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Blogs Coffee House

‘Almost a conservative’ – in praise of Bob Crow, 1961-2014

11 March 2014

10:28 AM

11 March 2014

10:28 AM

Very sad to hear of Bob Crow’s death. Doubtless his erstwhile political opponents will be falling over themselves to say that he will be ‘sadly missed’. But I’ve admired him for a while. He was in many ways the last of a breed: a union leader feared by the government.

I used to share the view held by all floppy-haired men in pink shirts, that  Crow was basically a thug holding London to ransom by demanding absurdly high salaries for Tube drivers; blokes who just sit there pushing a button while we hard-up arts graduates slave away for much less money.

Plus there’s the fact that he lived in social housing when he could clearly afford to go private, which struck most as unfair; unless you’re in the Bevanite school of romantic idiocy in which social housing should be for all, and the stockbroker should live next door to the farmhand. (Aren’t we always being told that inequality makes us suicidal and fat? Wouldn’t living next to a banker make the farmhand feel utterly depressed about himself?)

But the more I saw the man, wearing his dapper hats or on a beach holiday (on holiday! Who does he think he is – the Queen?) the more I came to rather admire him.

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Tube drivers are of course paid handsomely, but in regards to the recent strikes, Crow actually had a point. (I should add here that I generally cycle to work, because it’s cheaper and quicker, and I appreciate some people don’t have that choice.)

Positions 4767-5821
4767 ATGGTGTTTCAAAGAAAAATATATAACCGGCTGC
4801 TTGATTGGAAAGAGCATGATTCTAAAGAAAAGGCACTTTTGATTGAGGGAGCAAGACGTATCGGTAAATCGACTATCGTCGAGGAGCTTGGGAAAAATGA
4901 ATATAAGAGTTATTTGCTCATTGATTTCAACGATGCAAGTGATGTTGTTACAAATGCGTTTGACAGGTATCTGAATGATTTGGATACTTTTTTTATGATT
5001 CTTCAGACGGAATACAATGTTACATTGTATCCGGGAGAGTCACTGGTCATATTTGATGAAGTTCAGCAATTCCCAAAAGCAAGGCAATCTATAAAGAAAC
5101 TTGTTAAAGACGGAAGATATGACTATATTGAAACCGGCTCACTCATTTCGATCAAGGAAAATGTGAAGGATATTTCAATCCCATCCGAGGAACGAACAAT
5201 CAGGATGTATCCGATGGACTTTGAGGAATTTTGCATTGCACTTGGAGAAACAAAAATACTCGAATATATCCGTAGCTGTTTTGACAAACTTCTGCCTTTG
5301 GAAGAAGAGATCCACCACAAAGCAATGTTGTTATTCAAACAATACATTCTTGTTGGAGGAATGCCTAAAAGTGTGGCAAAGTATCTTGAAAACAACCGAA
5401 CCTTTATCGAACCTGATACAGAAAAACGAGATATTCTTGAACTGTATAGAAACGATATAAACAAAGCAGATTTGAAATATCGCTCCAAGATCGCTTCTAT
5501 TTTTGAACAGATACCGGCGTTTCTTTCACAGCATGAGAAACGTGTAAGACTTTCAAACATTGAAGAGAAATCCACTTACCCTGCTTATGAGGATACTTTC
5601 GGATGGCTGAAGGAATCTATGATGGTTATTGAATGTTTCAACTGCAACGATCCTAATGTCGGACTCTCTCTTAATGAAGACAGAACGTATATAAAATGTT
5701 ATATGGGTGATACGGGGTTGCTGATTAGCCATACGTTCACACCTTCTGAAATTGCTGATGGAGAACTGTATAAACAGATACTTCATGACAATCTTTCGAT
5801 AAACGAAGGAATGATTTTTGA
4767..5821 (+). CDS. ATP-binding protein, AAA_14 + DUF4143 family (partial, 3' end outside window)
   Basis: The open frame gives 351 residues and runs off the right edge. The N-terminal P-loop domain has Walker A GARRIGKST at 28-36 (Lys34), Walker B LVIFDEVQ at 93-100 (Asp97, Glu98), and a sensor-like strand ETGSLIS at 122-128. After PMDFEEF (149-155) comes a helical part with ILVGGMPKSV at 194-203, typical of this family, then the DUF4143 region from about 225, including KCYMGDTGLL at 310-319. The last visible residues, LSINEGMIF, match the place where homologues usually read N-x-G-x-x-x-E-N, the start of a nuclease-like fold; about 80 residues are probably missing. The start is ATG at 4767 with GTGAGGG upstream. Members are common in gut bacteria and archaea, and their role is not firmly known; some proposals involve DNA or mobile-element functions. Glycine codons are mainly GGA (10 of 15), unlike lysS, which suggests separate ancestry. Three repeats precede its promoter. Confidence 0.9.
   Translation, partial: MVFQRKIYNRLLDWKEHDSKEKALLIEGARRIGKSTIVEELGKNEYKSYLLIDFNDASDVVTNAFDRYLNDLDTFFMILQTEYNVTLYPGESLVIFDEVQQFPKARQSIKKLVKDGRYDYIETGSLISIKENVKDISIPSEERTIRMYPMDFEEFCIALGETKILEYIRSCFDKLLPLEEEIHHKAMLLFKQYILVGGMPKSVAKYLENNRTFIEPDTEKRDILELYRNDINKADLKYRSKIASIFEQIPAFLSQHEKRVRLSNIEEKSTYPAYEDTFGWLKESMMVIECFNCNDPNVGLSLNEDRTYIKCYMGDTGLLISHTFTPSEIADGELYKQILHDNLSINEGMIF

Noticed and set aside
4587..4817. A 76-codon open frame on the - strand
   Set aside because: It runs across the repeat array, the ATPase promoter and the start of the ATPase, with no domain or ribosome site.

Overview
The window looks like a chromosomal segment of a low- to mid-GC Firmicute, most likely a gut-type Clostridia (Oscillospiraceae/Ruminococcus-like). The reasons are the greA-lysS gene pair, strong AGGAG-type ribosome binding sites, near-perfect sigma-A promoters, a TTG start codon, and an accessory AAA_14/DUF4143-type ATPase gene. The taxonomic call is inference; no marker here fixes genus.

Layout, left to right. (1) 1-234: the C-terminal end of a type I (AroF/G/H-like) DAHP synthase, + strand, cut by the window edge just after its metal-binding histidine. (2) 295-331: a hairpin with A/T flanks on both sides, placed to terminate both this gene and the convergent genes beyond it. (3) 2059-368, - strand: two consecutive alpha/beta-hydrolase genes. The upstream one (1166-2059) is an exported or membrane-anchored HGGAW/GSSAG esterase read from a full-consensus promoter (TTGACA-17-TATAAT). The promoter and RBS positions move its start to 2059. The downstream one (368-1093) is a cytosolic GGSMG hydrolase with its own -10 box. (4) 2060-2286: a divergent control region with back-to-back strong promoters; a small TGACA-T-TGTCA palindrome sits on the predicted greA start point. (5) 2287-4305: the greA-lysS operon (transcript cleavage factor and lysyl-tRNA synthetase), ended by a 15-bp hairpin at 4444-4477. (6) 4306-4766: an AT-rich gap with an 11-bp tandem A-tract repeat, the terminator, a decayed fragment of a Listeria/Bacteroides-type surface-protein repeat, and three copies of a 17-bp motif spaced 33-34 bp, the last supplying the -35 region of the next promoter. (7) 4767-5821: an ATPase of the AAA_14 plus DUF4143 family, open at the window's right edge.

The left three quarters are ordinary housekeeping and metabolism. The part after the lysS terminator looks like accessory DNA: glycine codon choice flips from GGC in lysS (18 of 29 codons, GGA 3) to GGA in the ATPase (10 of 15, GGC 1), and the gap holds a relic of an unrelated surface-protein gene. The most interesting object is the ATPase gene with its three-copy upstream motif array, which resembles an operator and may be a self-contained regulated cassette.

But it’s funny that most people who consider themselves vaguely leftie or at least holding the ‘correct’ views have zero sympathy for the Tube strikers. This extends to when they complain about working on Boxing Day, which to me seems like a perfectly reasonable argument. If lots of idiots want to rush down to department stores on December 26 to buy Louis Vuitton handbags they can get cabs as far as I’m concerned.

That’s the curious thing; judging by the world of commentary, most Left-wing people are basically more interested in debating intersectionality or microaggressions or their own genitals, irrelevant and meaningless twaddle that future generations will laugh at.

Bob Crow, at least, actually stuck up for the interests of working people. It could be argued that his intransigence helped to bring about the destruction of the Tube drivers’ livelihoods by forcing Transport for London to automate. But, realistically, the authorities are going to do that anyway at some point.

Technology is stripping out jobs everywhere, and even though it could be argued that the social costs are so high that the public sector should not try to match the private sector in putting people out of work, no one makes it anymore.

That’s especially true for the Conservatives: few people high up in the Tory Party are conservative; they’re basically uncompassionate liberals. One really notices this in the way Tory politicians talk about women who choose to stay with their children rather than working as costing the economy, as if ‘taxpayer’ is more worthy a term than ‘mother’ (even from an economic point of view this makes no sense, since educated women not having children will cost us dearly in the long term).

Bob Crow, in contrast, by defending a way of life that is doomed, was almost a conservative. At any rate, he was certainly on the wrong side of history. And for that, he certainly earned my admiration.

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